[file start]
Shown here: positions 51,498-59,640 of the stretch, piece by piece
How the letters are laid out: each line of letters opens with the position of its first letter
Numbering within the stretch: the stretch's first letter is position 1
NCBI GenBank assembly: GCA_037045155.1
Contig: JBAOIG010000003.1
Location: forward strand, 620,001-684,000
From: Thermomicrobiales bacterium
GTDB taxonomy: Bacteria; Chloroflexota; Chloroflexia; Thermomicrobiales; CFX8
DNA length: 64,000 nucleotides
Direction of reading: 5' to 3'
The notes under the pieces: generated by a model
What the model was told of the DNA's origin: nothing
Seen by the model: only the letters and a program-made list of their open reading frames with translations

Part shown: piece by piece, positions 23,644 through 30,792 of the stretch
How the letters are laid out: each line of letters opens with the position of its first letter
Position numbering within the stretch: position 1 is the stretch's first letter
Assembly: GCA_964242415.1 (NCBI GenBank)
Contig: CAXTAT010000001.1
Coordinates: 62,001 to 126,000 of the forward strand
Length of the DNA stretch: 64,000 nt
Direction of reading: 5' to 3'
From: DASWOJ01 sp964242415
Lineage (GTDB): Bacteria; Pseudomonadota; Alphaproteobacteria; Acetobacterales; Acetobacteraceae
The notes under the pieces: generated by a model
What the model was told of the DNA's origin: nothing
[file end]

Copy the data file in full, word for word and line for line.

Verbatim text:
Shown here: positions 51,498-59,640 of the stretch, piece by piece
How the letters are laid out: each line of letters opens with the position of its first letter
Numbering within the stretch: the stretch's first letter is position 1
NCBI GenBank assembly: GCA_037045155.1
Contig: JBAOIG010000003.1
Location: forward strand, 620,001-684,000
From: Thermomicrobiales bacterium
GTDB taxonomy: Bacteria; Chloroflexota; Chloroflexia; Thermomicrobiales; CFX8
DNA length: 64,000 nucleotides
Direction of reading: 5' to 3'
The notes under the pieces: generated by a model
What the model was told of the DNA's origin: nothing
Seen by the model: only the letters and a program-made list of their open reading frames with translations

Part shown: piece by piece, positions 23,644 through 30,792 of the stretch
How the letters are laid out: each line of letters opens with the position of its first letter
Position numbering within the stretch: position 1 is the stretch's first letter
Assembly: GCA_964242415.1 (NCBI GenBank)
Contig: CAXTAT010000001.1
Coordinates: 62,001 to 126,000 of the forward strand
Length of the DNA stretch: 64,000 nt
Direction of reading: 5' to 3'
From: DASWOJ01 sp964242415
Lineage (GTDB): Bacteria; Pseudomonadota; Alphaproteobacteria; Acetobacterales; Acetobacteraceae
The notes under the pieces: generated by a model
What the model was told of the DNA's origin: nothing